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Shared rooms and confused patients

Hi folks,

I work on a floor that has shared rooms for our patients. I was caring for an elderly man in the first bed for the day and he had rather advanced dementia. Without revealing too many details, this gentleman had been diagnosed with dementia for quite some time and was having difficulty letting go of his freedom and independence... rightfully so! but he was not understanding why he was being kept in the hospital and was upset with his family for not taking him home immediately. In the time I spent with him while his family was there, he was mostly pleasant and funny, but after his family had gone home he forgot all about our discussions regarding his plan of care and became very disoriented and upset. In my efforts to reorient him we spent quite some time reviewing the days events and he was adamant that he speak with his family and became very aggitated. So we helped him contact them and it was heartbreakingly frustrating for him. He could barely form a thought.

Now that you have a little back story, his neighbor in the 2nd bed had been snickering and making snide comments with his family at his bedside while I tried to calm this poor gentleman down. This patient in 2nd bed had been difficult all day and his nurse had had it with him. He was rude and mean to the staff. While I tried my best to concentrate on my patient and his needs, this guy was being COMPLETELY inappropriate and rude. What made it worse is that his kids were there and saw this shining example of bullying for themselves. The whole time my patient was trying to talk to his family, he was yelling about how it was obvious he had dementia (like I didn't know) and what a joke it was that I was even talking to him. The anger welled up inside me and I walked around the curtain and told him and his significant other to shut it and it was none of his business what was going on with this poor man. You could tell that no one ever tells this guy to cram it because he was pretty quiet and actually tried to tell me that he wasn't talking about the patient, he was talking about someone else... ARE WE 5 YEARS OLD?? How could someone think this situation was funny? What kind of heartless soul would think that I would agree with him and think this was hilarious? I was so angry when I left the room I immediately went to my charge and asked to have the jerk in bed 2 moved (hopefully out to the streets...) so my poor man would be left alone. Thankfully we were able to move my patient to a room with a sitter so he would be safe for the night.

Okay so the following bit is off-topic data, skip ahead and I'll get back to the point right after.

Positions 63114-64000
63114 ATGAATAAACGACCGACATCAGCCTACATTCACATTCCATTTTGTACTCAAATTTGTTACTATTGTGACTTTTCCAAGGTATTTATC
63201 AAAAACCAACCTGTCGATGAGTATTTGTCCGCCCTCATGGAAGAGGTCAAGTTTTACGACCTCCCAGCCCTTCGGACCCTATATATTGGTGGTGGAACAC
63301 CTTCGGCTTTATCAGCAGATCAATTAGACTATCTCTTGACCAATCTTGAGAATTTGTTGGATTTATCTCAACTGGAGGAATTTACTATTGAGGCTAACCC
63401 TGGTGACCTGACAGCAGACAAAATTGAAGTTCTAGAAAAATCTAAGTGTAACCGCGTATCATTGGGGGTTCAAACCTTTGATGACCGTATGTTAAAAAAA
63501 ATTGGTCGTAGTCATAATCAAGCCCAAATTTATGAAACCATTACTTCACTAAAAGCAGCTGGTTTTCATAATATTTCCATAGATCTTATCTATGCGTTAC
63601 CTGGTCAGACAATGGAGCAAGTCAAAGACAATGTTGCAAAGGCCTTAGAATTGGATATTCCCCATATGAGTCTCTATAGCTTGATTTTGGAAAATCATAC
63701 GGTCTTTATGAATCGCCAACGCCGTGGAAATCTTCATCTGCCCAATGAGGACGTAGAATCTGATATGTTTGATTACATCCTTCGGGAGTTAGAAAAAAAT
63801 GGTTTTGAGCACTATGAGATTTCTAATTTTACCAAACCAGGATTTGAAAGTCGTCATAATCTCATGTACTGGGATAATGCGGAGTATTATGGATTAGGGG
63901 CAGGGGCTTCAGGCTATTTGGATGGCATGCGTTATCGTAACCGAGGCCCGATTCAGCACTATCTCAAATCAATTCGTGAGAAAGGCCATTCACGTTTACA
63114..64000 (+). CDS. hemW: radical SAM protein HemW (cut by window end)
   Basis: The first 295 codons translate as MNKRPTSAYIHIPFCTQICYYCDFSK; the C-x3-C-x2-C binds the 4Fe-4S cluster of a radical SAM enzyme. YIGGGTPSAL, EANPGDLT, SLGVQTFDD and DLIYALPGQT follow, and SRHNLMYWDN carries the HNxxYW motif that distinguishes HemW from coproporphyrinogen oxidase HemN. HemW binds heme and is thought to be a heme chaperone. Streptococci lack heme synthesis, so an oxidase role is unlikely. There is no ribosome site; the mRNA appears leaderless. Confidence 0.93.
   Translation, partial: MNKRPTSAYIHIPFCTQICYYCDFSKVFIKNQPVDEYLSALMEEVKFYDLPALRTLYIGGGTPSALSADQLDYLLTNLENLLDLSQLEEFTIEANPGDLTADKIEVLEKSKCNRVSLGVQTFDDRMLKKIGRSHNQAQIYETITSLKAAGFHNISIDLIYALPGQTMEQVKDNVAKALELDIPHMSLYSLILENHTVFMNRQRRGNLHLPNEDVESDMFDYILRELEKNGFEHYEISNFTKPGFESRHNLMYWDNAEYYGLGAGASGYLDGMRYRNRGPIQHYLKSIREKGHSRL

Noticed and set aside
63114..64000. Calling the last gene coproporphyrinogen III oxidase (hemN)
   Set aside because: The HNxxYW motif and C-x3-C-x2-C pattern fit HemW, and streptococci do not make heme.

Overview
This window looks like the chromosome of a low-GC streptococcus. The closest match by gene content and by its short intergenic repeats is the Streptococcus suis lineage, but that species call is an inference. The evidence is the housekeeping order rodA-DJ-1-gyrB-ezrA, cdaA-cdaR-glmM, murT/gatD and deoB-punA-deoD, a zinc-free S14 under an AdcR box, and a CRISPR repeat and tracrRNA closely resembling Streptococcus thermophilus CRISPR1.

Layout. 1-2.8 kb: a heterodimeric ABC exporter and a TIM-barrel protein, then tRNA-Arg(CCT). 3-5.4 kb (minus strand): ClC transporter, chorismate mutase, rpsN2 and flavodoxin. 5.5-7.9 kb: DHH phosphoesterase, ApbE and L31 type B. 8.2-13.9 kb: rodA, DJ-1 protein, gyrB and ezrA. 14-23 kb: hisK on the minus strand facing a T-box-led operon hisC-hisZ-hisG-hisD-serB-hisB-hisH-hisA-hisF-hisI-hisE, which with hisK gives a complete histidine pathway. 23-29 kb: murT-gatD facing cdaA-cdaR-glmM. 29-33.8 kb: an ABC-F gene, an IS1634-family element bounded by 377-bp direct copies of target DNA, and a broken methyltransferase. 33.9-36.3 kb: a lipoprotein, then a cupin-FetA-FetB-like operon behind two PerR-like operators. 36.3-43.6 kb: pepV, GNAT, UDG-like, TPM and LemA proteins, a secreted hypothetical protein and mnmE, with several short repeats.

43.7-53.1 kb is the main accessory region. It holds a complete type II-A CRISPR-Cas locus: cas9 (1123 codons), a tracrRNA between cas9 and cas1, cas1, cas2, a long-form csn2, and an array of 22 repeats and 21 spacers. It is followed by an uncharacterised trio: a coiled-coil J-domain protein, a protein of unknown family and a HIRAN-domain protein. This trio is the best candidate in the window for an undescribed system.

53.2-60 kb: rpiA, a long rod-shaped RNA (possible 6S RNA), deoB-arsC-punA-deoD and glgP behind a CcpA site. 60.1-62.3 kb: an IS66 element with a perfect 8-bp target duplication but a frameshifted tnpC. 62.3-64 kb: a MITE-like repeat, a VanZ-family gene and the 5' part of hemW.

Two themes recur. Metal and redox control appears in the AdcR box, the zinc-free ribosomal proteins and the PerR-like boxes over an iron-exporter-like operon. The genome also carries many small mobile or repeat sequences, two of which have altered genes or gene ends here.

Now I have had my share of patients who are completely alert and oriented and have been stuck next to a confused patient who yells and screams at night and I feel bad for them... we try our best to move them to an appropriate room, but I have never had someone that was such a bully make fun of a confused little old man. This has bothered me for so many days now that I thought I would share it and get it off my chest.

How do you all deal with patients like this? Are we all under the same impression that this guy is on a rocket straight to hell?

OCNRN63, RN

Specializes in Oncology; medical specialty website.

I just wanted to give you a round of applause for telling that creep to stuff it. Sometimes I wish patients knew what we're thinking.

I also wanted to thank you for dealing with this self-centered boor.

I separate patients fast at the first sign of trouble ...learned that one the hard way! There are a lot of jerks in the world and I know I can't "fix" their personalities. And sadly, "helpful" roommates can be just as annoying ...and sometimes dangerous, too. :eek:

As the child of a dementia sufferer, I also want to thank you for putting a stop to pt 2's mouth. Had I been in the room as pt 1's family, you probably would have had to hold me back from slapping the smirk off his face before I demanded a private room.

We all know about karma. This guy's screwed if he ever develops dementia; his kids will be the kind that drop him off somewhere & wash their hands of him.

KelRN215, BSN, RN

Specializes in Pedi.

Move patient 1 into a private room and give patient 2 a roommate who snores... loudly and a lot.

We once had a patient with same sex parents who was in a double room. The roommate's parents complained to the Social Worker that they didn't want to be in a room with "such people"... so we moved the first patient into a private room and put a parentless crying baby in with the other people.

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